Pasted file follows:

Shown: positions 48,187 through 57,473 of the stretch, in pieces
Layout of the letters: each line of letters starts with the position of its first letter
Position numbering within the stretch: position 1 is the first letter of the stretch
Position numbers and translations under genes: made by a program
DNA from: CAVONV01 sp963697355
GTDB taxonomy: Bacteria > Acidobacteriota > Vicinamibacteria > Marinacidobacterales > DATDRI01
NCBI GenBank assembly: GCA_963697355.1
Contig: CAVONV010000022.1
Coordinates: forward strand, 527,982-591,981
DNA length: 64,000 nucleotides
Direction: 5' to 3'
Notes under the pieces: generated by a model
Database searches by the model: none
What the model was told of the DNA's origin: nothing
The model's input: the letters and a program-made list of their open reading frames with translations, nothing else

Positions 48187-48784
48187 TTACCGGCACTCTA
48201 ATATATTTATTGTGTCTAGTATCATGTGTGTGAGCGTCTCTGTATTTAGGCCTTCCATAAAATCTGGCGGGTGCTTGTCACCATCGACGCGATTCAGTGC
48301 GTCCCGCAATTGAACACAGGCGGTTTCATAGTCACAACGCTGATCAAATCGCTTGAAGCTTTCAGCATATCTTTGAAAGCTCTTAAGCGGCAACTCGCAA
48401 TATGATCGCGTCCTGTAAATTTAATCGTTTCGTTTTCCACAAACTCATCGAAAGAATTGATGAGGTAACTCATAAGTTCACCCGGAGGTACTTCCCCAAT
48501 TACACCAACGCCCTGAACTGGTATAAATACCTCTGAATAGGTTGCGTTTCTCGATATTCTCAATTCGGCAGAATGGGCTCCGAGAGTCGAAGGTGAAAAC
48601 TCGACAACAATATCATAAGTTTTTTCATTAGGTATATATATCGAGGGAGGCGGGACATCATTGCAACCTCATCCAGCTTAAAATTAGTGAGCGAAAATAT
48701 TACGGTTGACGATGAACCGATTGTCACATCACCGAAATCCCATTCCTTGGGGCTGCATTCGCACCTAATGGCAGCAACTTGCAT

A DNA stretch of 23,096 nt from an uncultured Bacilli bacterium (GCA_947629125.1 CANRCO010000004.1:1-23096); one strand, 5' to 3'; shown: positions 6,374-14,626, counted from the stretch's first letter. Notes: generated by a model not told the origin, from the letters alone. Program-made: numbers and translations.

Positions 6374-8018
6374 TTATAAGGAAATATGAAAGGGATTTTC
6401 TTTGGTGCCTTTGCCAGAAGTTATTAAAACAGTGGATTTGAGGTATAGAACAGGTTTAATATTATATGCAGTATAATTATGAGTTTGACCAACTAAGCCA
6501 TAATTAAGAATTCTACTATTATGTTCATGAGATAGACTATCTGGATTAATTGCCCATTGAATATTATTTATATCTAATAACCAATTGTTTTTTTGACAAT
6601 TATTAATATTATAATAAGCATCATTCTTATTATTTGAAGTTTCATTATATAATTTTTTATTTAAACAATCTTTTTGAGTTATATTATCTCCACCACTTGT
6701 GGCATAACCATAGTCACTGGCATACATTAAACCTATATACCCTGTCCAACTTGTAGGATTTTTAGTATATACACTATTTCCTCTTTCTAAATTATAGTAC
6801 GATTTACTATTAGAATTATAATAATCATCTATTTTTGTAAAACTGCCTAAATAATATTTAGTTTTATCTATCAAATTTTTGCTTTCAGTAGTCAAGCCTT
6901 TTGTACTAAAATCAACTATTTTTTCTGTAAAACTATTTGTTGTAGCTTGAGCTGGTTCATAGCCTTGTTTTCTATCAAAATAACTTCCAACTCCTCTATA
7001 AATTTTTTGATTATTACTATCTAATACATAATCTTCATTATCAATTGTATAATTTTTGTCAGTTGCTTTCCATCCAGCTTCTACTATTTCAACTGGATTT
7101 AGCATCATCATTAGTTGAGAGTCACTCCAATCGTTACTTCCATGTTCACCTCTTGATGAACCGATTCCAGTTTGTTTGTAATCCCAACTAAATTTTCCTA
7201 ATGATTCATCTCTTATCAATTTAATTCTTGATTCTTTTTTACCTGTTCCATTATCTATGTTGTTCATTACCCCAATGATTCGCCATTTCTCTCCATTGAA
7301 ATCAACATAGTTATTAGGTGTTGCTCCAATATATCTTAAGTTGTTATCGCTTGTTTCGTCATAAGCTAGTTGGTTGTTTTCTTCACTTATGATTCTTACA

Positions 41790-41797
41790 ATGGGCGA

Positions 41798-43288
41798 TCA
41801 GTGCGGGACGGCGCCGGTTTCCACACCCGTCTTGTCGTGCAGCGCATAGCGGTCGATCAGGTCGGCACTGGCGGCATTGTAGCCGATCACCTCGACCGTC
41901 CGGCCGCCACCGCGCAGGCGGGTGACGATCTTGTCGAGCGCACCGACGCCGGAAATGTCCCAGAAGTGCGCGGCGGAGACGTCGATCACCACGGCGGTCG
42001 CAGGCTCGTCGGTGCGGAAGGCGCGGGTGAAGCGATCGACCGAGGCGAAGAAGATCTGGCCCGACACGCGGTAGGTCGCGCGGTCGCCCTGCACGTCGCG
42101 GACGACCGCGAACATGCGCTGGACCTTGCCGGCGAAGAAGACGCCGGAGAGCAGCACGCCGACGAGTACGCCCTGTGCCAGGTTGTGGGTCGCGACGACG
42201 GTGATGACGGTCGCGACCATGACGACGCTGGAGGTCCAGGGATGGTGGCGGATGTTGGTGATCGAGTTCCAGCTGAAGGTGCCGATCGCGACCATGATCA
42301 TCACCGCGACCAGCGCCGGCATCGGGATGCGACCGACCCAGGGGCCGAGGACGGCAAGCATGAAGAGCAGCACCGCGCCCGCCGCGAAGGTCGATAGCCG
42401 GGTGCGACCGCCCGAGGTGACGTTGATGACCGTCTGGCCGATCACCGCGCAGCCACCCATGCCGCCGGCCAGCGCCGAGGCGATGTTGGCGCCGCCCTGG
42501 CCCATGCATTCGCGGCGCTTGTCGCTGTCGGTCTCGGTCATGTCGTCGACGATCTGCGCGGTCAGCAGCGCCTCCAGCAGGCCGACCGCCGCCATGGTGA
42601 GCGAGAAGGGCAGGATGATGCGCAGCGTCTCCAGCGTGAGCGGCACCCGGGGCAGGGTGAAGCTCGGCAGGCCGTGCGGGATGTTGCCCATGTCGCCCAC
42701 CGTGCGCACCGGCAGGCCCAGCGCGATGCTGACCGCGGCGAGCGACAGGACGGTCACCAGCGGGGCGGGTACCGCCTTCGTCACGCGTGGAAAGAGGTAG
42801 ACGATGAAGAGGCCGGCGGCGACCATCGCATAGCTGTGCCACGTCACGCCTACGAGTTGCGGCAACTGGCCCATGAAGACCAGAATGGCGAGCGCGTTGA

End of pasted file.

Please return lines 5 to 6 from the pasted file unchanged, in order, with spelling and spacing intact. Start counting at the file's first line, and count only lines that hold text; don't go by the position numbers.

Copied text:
DNA from: CAVONV01 sp963697355
GTDB taxonomy: Bacteria > Acidobacteriota > Vicinamibacteria > Marinacidobacterales > DATDRI01